Dennis Baxley says changes will be made to controversial elections reform bill
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TALLAHASSEE, Fla. (CAPS NEWS/WCJB) - The controversial election reform bill that makes a number of changes to mail ballots in Florida cleared its final committee in the Senate Tuesday, but the sponsor has promised changes on the floor to water down some of the more contentious aspects of the bill.
The election reform bill has been highly debated and criticized by Democrats who argue it’s akin to voter suppression.
“The right to vote should be encouraged, never imperiled,” said Senate Minority Leader Gary Farmer.
But in its final committee stop, Senate sponsor Dennis Baxley indicated changes were coming.
“The purpose, at least for me, has been to clarify our intent for secure, fair and even handed elections,” said Baxley.
Baxley told us one of the provisions on the chopping block is the requirement election supervisors to use a ‘wet’ signature on file, not an electronic one, to verify vote by mail ballots.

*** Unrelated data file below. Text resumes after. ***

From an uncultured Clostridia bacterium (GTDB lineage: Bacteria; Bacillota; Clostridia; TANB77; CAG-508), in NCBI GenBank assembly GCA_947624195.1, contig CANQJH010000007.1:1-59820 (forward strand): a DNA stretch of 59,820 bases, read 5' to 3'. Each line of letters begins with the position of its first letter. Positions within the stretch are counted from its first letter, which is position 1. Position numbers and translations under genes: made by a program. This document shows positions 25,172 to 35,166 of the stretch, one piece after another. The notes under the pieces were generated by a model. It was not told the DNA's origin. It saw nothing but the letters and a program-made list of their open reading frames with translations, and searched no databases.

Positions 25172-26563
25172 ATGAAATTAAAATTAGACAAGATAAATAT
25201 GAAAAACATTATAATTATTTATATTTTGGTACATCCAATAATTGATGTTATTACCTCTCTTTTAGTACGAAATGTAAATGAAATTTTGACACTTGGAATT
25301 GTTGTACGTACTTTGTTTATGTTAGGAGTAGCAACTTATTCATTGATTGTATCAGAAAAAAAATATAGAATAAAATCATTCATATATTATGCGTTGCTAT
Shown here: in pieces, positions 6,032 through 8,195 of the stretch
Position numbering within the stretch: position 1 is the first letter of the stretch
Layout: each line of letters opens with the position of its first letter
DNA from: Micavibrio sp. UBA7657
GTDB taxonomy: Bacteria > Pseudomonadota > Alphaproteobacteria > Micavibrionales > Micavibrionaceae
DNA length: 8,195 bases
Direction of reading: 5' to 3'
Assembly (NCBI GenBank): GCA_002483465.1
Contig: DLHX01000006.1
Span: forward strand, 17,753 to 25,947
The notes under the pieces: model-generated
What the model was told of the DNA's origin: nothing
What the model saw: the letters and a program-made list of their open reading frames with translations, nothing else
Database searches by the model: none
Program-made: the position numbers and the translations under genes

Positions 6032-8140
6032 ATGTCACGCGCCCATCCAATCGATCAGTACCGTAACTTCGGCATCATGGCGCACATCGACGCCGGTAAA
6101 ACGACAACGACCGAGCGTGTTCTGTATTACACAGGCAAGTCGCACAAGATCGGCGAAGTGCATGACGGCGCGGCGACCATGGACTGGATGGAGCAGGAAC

“It was very convoluted and misunderstood about how to do that, so we’re just pulling that away,” said Baxley.
Another expected change will allow volunteers to give water to voters in line at the polls.
“We’re interested in the concern and wellbeing of the participants,” said Baxley.
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Farmer said that change will prevent Florida from receiving some of the criticism lobbed at the Georgia election law.
“You know, it’s frankly a life, health, safety issue that really needed to be fixed,” said Farmer.
Democrats still have concerns with the legislation including the requirement ballot drop boxes be staffed and requiring mail ballot requests to be renewed each election cycle.
“I don’t envision amendments happening to SB-90 that would get the Democrats to the point where our caucus would support it,” said Farmer.
So far every election supervisor has opposed the legislation.
The hope is the promised changes will be enough to earn their support.
Baxley told us there are still some aspects of the legislation are still being negotiated with the House.
Lawmakers have less than two weeks to come to a final agreement before the end of session.
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